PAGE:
17. D. S. Hum, R. K. Route, and M. M. Fejer, “Quasi-phase-matched second-harmonic generation of 532 nm radiation in 25°-rotated, x-cut, near-stoichiometric, lithium tantalate fabricated by vapor transport equilibration,” Opt. Lett. 32(8), 961–963 (2007). [CrossRef]   [PubMed]  

18. Y. Petit, B. Boulanger, P. Segonds, and T. Taira, “Angular quasi-phase-matching,” Phys. Rev. A 76(6), 063817 (2007). [CrossRef]  

19. H. Ishizuki and T. Taira, “Mg-doped congruent LiTaO3 crystal for large-aperture quasi-phase matching device,” Opt. Express 16(21), 16963–16970 (2008). [CrossRef]   [PubMed]  

20. D. E. Zelmon, D. L. Small, and D. Jundt, “Infrared corrected Sellmeier coefficients for congruently grown lithium niobate and 5 mol.% magnesium oxide-doped lithium niobate,” J. Opt. Soc. Am. B 14(12), 3319–3322 (1997). [CrossRef]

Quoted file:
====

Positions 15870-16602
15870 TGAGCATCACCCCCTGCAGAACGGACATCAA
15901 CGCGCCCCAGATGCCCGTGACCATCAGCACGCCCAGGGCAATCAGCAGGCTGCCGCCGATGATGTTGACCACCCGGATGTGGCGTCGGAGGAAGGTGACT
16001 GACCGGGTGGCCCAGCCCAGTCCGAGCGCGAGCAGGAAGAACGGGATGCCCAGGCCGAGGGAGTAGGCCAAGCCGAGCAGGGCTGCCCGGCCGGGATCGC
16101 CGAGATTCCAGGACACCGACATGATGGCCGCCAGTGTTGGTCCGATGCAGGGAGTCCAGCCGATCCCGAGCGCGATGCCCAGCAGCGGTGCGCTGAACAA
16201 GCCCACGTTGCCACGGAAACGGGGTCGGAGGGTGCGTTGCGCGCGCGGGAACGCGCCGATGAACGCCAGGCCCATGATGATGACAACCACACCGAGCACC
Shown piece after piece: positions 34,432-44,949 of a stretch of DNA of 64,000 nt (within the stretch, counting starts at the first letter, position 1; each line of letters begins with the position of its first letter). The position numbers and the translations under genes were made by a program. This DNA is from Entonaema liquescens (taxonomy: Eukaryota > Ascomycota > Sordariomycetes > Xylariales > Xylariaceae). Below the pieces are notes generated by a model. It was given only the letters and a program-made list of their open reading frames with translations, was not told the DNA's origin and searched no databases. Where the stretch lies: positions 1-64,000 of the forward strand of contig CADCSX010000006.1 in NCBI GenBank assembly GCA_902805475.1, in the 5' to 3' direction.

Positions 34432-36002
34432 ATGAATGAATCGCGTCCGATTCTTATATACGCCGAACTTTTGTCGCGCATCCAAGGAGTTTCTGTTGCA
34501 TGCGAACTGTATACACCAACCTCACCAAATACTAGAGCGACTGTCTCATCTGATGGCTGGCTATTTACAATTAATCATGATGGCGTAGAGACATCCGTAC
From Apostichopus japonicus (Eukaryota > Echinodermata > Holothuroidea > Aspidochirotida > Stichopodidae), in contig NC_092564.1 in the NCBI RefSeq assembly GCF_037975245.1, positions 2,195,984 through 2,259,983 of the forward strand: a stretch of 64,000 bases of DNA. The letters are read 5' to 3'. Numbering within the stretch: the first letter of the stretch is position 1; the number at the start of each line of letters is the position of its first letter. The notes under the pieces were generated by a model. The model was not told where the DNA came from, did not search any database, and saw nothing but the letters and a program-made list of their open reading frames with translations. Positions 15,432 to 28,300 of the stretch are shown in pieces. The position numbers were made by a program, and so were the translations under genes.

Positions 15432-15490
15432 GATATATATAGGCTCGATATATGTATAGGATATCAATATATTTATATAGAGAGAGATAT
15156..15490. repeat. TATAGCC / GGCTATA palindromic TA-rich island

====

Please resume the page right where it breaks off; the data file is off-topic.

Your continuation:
References

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  1. M. M. Fejer, G. A. Magel, D. H. Jundt, and R. L. Byer, “Quasi-phase-matched second harmonic generation:tuning and tolerances,” IEEE J. Quantum Electron.28(11), 2631–2654 (1992).
    [CrossRef]
  2. M. Yamada, N. Nada, M. Saitoh, and K. Watanabe, “First-order quasi-phase matched LiNbO3 waveguide periodically poled by applying an external field for efficient blue second-harmonic generation,” Appl. Phys. Lett.62(5), 435–436 (1993).
    [CrossRef]
  3. Y. Hirano, S. Yamamoto, Y. Akino, A. Nakamura, T. Yagi, H. Sugiura, and T. Yanagisawa, “High performance micro green laser for laser tv,” Advanced Solid-State Photonics (ASSP2009), WE1, Denver, Colorado, USA (Feb. 1–4, 2009).